The Early Modern Commons

Search Results for "Smuggling"

Your search for posts with tags containing Smuggling found 12 posts

Tea, Tax, and Smuggling: What Made Britain a Tea Drinking Nation?

1784 and the European tea market was in upheaval. The most lucrative part of the continental East India trade had suddenly been undermined by a radical tax reform in Britain, the so-called Commutation Act of 1784. For decades, East India companies based...
From: Intoxicating Spaces on 21 Oct 2019

Quilted Petticoats: worn by all women and useful in more ways than one

Quilted petticoats were an item of clothing that transcended any notions of class or status; they were worn throughout most of the eighteenth-century by all women from nobility down to fish-wives and had a variety of uses. Usually tied at either side...
From: All Things Georgian on 20 Nov 2018

Guest Post by Regan Walker – The Isle of Guernsey During the French Revolution

We are always delighted to welcome back the lovely and very informative author Regan Walker. Today she’s going to tell us about what the island of Guernsey would have been like during the French Revolution. So, without further ado, we will hand...
From: All Things Georgian on 27 Sep 2018

The Sugar Act: A Brief History

The Sugar Act of 1764 levied taxes on imports to British colonies in North America. In doing so, the act marked a change in... The post The Sugar Act: A Brief History appeared first on Journal of the American Revolution.

Learn the ropes in the ancient art of smuggling!

Coastal Exploration's converted whelker, Salford, off Norfolk. Picture: Peter Naylor.https://www.theaustralian.com.au/life/travel/shady-sailing-norfolk-smugglers-school-with-coastal-exploration-co/news-story/4433a7bdff9fcfb1c8015b1898dea482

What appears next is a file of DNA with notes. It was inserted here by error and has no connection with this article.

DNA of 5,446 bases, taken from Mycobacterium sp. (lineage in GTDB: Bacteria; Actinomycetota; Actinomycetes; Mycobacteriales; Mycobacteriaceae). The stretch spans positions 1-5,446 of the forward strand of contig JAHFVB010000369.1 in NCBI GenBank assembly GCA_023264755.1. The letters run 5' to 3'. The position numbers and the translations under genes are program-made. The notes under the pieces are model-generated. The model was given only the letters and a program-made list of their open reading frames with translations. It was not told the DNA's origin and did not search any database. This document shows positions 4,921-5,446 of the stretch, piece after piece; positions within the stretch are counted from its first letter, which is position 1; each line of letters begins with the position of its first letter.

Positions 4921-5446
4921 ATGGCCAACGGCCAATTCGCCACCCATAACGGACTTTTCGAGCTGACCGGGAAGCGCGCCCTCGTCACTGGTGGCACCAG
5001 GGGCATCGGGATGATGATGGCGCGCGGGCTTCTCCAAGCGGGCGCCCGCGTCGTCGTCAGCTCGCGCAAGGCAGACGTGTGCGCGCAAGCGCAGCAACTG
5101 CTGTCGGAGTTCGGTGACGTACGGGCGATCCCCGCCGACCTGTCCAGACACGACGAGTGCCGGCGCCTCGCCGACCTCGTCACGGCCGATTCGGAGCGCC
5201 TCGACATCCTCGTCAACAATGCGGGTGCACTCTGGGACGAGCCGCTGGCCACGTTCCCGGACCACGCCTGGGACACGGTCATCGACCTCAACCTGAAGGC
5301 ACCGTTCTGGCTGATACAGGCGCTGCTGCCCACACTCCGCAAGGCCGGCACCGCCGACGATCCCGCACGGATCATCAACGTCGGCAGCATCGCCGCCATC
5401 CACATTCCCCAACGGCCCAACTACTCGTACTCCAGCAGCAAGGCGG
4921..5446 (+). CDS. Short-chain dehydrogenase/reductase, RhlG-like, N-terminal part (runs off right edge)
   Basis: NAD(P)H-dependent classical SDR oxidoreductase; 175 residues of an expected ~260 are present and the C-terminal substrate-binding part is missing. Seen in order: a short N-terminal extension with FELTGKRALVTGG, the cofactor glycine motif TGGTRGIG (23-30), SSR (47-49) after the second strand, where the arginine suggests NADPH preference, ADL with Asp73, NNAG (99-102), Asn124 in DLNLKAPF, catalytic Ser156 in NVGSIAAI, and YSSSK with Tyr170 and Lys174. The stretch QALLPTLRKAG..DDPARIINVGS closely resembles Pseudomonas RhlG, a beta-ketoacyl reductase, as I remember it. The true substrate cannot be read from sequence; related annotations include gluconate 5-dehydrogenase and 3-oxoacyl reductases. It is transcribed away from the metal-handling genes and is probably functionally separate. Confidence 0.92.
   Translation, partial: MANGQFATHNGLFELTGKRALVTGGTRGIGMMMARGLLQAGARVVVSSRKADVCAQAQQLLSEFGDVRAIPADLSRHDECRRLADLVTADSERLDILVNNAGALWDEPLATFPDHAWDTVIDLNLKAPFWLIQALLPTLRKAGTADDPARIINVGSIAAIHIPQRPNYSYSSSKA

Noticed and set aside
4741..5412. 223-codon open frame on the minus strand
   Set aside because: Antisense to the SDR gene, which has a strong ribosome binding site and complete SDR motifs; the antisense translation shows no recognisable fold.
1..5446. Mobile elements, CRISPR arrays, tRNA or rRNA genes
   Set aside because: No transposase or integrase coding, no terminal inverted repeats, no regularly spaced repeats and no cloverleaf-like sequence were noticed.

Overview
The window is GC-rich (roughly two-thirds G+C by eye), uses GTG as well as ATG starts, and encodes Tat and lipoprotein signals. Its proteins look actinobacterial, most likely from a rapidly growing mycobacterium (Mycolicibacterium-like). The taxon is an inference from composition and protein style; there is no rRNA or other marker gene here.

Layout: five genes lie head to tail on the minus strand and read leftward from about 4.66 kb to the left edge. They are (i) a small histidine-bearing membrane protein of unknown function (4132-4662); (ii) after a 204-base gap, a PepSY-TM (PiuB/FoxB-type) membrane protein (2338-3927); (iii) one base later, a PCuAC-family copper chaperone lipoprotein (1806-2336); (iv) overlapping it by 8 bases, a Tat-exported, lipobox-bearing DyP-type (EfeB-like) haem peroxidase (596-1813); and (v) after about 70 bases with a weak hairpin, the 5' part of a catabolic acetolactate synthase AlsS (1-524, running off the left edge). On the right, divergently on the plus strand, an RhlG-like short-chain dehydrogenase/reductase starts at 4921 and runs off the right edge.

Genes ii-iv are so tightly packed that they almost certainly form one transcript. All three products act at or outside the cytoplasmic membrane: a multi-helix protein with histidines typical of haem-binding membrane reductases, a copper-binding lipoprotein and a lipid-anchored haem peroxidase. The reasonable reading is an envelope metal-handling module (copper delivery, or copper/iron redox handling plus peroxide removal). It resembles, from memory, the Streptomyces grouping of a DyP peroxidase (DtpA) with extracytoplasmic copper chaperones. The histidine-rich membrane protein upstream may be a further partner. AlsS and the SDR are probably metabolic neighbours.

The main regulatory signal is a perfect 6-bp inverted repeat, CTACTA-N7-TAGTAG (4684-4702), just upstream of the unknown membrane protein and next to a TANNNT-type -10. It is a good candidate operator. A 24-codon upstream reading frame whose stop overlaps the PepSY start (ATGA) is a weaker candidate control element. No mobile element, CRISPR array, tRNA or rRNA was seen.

From: A Woodsrunner's Diary on 23 Jun 2018

On the trail of the Hawkhurst gang of smugglers

In An Infamous Mistress: The Life, Loves and Family of the celebrated Grace Dalrymple Elliot, we mention her uncle by marriage, John Dundas who married Helen Brown, Grace’s determined and strong-minded maternal aunt who was a constant presence...
From: All Things Georgian on 26 May 2017

Gentlemen Of The Night.

For those members that live in the UK.A documentary film which explores the rich smuggling history of Christchurch and its operations within the neighbouring 'wild land' of the New Forest is being shown at the Regent Centre Christchurch as part of the...
From: A Woodsrunner's Diary on 30 Sep 2016

“English” Chairs and “English” Desks: Rethinking Material Culture in New France

Philippe Halbert In 1726, the earthly possessions of Philippe de Rigaud, marquis de Vaudreuil and governor-general of New France, were inventoried at his Quebec residence. The late governor-general’s château Saint-Louis ranked among the most...
From: Borealia on 14 Dec 2015

Moonfleet.

It is usually the case that the book is always better than the movie, but having read the book, I can only hope that the movie is better than the publication. J.M. Falkner was certainly no historian, nor was he a researcher & he obviously knew very...
From: A Woodsrunner's Diary on 3 Jun 2015

Diaries of William Goodwin (1746 – 1815)

      Earl Soham is a traditional village lying in the heart of the Suffolk countryside on the Roman road that leads from the Suffolk coast to Stowmarket and as usual whilst stumbling around searching for something completely different...